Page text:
Ecovillage Co-housing

By degenhartSHEDD (formerly Design Forum Architects)
multiple occupancy

Doolee Ct, Currumbin

By: degenhartSHEDD

Green Dot Awards Entry Board

How does the project respond to its context, contribute to the public domain for example street or neighbourhood?

This project has not been constructed, but it is designed to contribute to the streetscape of its small hamlet through a very articulated street presentation, expressing the separate bedroom pavilions that form a fundamental characteristic of this project. Two of these bedroom pavilions, along with the entry ramp, carport, store and vegetable garden address the street, while the other four pavilions address the eastern side of the site that bounds a creek. Common facilities are located centrally, and address the north vegetable garden area and the neighbour’s house beyond.

What problems did you have to solve?

The problems to be solved were many, as the site was extremely constrained in size for its brief of accommodating what are essentially six tiny dwellings and a communal living area, along with the associated car parking and outdoor recreation areas. In addition, each of the separate dwellings or bedrooms needed to achieve minimum solar access requirements, the principle driver of the pavilion concept. Another challenge was the incorporation of thermal mass in a cost effective way when the structure was essentially lightweight and with an elevated floor. In fact, the elevated floor was also a challenge for accessibility requirements as well, particularly as the intended users of the project were envisioned to be six elderly and possibly disabled women. Site coverage was a huge constraint, and although it was exceeded with the blessing of the Village Design Panel, that blessing was not achieved lightly.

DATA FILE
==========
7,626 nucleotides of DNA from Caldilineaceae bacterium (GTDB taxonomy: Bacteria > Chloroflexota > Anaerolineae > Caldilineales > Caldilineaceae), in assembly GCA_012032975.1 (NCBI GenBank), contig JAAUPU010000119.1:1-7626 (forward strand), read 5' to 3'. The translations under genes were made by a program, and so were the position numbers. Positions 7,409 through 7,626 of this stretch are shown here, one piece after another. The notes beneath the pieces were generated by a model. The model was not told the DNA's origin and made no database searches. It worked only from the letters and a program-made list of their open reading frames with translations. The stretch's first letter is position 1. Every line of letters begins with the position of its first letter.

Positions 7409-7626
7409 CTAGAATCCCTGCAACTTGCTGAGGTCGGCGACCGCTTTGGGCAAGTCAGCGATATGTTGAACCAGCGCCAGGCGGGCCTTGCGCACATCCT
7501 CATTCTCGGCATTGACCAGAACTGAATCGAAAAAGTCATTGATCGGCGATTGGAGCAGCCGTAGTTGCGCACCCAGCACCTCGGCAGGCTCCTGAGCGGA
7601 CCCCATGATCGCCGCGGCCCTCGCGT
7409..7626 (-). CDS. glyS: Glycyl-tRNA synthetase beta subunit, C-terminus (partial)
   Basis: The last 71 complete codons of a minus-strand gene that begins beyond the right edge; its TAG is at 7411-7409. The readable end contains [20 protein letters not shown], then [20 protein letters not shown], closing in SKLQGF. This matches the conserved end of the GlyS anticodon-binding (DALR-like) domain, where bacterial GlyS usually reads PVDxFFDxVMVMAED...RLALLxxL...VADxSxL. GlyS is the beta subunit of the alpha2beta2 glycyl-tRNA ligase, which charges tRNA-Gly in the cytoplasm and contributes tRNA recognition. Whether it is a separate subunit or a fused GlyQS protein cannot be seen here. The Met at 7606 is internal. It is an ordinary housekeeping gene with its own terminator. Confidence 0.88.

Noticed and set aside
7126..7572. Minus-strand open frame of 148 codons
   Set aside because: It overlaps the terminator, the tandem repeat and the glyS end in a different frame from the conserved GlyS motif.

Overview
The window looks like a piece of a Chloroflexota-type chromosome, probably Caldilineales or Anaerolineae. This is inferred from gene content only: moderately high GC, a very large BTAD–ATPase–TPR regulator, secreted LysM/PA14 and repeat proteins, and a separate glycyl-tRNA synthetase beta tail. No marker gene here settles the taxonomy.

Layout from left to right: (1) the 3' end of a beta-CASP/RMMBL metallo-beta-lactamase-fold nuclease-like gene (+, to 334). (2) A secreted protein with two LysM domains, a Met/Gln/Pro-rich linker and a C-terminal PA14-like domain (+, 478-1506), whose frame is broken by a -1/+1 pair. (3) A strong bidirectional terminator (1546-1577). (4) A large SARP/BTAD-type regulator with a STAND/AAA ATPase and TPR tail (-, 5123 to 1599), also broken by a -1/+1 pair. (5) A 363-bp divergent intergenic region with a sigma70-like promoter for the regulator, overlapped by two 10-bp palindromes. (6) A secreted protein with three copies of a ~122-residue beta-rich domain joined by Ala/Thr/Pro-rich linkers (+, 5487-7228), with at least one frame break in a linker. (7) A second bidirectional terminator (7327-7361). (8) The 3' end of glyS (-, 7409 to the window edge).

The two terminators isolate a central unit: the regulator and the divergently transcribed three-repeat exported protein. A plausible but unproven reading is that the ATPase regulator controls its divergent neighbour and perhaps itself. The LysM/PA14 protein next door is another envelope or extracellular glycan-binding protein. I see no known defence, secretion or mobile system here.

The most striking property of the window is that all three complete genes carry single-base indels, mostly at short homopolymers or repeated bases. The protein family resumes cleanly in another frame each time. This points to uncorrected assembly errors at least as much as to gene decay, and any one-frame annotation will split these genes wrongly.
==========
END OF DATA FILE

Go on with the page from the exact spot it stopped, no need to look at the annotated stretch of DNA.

What was the contribution of others, including engineers, landscape architects, artists, builders and other specialists to the outcome?

Our client, The Gold Coast Housing Company, was a major contributor to this project by providing its fundamental vision and raison d’être: the provision of sustainable co-housing for age-challenged women. The selection and subsequent contract negotiations in the purchase of the site from Landmatters Pty Ltd permitted the co-housing concept to be considered, forming the foundation of this socially sustainable project. Also, Col Little of City Planners, a director of The Gold Coast Housing Company, supplied the necessary town planning support and advice, as well as being the client representative and project manager.

Other important contributors to the project were members of our own team, including the design architect, Amy Degenhart, supported by Julia Sigut, Luiz Braga and Hiro Nakamura.

Although the project did not gain formal approval from the Village Design Panel (VDP), the approval authority at The Ecovillage, Tony Peart from Apeart Building Consultants did provide the energy certification for the project, and Rob Norman of the VDP did provide valuable advice and support throughout the approval process.

How would you describe the value of design in relation to the cost of the project?